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Genetic and Rare Diseases Information Center (GARD)

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Moyamoya disease


Other Names for this Disease
  • Moyamoya disease 1
  • Moyamoya disease 2
  • Moyamoya disease 3
  • Moyamoya disease, primary
  • Moyamoya disease, secondary
More Names
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Overview


Moyamoya disease is a rare, progressive, blood vessel disease caused by blocked arteries at the base of the brain in an area called the basal ganglia. The name "moyamoya" means "puff of smoke" in Japanese and describes the look of the tangle of tiny vessels formed to compensate for the blockage. This condition primarily affects children, but can affect adults. In moyamoya disease the carotid arteries are thickened, slowing blood flow to the brain and increasing the risk for blood clots, strokes, and transient ischemic attacks (TIA), frequently accompanied by seizures and muscular weakness or paralysis on one side of the body. Individuals with this disorder may have disturbed consciousness, speech deficits (usually aphasia), sensory and cognitive impairments, involuntary movements, and vision problems.  Because it tends to run in families, researchers think that Moyamoya disease is the result of inherited genetic abnormalities.[1]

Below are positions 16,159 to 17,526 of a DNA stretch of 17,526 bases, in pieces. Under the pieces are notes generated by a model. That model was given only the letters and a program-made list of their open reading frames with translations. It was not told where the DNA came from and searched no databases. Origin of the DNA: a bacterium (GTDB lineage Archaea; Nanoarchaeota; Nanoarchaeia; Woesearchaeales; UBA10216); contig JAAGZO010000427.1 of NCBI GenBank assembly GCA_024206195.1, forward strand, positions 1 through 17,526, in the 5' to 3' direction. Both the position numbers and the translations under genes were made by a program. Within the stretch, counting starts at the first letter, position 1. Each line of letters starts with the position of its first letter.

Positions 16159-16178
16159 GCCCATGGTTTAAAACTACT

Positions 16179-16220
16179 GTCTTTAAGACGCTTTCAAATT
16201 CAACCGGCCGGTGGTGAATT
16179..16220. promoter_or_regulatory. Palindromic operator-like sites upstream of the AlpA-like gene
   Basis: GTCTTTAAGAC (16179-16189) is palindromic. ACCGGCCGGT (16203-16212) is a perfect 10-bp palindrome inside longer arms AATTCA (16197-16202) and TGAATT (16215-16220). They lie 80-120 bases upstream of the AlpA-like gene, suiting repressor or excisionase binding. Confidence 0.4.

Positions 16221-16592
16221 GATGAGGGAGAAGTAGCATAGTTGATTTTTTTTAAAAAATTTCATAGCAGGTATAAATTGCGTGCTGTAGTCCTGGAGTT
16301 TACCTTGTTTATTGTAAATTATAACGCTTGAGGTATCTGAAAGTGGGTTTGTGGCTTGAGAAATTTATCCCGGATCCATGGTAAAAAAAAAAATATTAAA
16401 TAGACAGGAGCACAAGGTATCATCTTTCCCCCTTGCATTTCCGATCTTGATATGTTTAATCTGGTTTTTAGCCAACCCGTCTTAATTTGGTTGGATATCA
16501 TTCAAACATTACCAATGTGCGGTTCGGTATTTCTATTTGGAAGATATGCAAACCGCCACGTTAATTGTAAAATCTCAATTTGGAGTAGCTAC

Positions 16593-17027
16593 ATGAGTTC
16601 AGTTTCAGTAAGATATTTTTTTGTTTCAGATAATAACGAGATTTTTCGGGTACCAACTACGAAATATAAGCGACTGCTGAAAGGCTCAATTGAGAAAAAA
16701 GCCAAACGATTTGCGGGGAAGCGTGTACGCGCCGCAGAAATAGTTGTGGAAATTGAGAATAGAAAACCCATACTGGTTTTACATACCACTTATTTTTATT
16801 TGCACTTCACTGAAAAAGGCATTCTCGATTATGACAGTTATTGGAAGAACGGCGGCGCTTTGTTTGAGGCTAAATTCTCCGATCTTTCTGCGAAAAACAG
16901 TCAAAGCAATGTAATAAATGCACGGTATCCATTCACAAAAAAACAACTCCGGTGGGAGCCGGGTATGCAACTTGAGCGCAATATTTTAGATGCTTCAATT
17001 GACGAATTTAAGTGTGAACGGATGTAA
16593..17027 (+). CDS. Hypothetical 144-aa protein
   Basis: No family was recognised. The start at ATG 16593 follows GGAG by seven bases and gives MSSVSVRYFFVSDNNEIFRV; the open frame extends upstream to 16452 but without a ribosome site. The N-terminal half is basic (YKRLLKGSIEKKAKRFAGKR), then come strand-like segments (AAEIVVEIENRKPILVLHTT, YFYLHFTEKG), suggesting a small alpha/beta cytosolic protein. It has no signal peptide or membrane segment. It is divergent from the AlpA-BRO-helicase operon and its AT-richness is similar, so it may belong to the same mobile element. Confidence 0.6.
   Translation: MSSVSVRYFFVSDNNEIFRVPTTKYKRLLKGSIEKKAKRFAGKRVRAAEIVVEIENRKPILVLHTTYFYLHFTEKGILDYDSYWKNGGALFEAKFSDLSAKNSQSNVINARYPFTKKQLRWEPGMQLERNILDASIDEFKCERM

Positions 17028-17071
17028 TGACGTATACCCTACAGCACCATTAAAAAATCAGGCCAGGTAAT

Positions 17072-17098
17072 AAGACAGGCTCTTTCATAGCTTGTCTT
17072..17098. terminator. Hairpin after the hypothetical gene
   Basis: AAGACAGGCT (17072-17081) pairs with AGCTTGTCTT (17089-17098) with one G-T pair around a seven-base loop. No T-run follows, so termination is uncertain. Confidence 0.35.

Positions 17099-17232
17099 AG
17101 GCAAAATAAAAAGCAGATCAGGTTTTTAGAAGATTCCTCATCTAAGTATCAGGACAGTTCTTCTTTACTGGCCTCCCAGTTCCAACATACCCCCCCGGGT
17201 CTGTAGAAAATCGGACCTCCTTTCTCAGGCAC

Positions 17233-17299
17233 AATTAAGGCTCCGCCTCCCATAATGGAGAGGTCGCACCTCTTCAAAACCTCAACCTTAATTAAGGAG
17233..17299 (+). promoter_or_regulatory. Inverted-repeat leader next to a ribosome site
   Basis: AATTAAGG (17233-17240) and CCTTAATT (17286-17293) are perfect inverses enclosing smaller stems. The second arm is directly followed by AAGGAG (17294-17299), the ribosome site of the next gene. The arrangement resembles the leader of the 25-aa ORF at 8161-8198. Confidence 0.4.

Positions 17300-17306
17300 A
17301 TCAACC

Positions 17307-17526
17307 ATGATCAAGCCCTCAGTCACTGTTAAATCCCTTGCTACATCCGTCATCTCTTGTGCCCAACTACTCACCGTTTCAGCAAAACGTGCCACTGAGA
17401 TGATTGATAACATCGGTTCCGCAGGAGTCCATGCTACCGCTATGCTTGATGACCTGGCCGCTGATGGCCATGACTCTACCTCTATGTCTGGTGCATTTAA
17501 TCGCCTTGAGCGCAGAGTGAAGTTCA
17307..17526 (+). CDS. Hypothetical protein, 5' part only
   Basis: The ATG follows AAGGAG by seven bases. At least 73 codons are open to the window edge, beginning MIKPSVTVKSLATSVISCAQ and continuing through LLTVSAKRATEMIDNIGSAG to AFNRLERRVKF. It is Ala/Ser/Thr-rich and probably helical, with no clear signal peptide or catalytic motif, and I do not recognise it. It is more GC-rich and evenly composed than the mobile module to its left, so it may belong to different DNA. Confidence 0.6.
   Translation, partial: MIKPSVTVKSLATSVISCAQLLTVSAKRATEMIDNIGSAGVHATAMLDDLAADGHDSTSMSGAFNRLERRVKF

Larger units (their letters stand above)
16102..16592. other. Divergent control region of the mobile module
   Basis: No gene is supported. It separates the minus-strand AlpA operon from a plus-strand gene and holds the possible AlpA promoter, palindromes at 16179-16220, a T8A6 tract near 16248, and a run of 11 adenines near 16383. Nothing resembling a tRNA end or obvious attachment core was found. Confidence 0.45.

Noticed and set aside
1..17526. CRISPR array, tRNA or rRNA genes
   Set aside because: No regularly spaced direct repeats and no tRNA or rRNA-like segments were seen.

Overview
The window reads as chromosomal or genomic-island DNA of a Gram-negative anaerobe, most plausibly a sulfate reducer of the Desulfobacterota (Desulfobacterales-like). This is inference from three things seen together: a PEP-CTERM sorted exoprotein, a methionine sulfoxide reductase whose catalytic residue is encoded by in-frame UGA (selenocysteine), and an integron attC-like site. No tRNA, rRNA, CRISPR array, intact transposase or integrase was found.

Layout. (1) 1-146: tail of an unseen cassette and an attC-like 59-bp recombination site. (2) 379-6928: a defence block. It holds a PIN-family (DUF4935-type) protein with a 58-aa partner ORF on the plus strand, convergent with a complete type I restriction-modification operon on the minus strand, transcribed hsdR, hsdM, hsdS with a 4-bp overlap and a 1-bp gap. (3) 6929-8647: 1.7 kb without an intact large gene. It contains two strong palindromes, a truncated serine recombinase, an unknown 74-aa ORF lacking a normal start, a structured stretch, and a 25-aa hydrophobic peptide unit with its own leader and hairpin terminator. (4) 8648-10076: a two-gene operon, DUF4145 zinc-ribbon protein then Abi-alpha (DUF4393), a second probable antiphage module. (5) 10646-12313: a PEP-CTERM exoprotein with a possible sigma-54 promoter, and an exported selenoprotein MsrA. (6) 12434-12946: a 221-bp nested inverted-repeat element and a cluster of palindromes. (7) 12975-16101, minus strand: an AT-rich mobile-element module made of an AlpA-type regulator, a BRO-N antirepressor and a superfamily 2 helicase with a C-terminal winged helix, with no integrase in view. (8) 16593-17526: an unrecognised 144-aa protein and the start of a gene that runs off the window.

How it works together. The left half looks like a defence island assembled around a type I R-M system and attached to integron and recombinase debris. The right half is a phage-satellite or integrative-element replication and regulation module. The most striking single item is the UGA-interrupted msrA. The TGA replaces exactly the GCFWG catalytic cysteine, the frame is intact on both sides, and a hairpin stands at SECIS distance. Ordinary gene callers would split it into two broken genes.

Moyamoya syndrome is a related term that refers to cases of moyamoya disease that occurs in association with other conditions or risk factors (e.g., neurofibromatosis, tuberculosis meningitis, sickle cell disease, leptospirosis, brain tumors, Sturge-Weber syndrome, tuberous sclerosis).[2] 

Last updated: 9/19/2011

References

  1. NINDS Moyamoya Disease Information Page. National Institute of Neurological Disorders and Stroke (NINDS). March 2011; http://www.ninds.nih.gov/disorders/moyamoya/moyamoya.htm. Accessed 9/19/2011.
  2. Smith ER & Scott RM. Moyamoya: epidemiology, presentation, and diagnosis. Neurosurg Clin N Am. July 2010; http://www.ncbi.nlm.nih.gov/pubmed/20561502. Accessed 9/19/2011.
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Basic Information

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  • PubMed is a searchable database of medical literature and lists journal articles that discuss Moyamoya disease. Click on the link to view a sample search on this topic.

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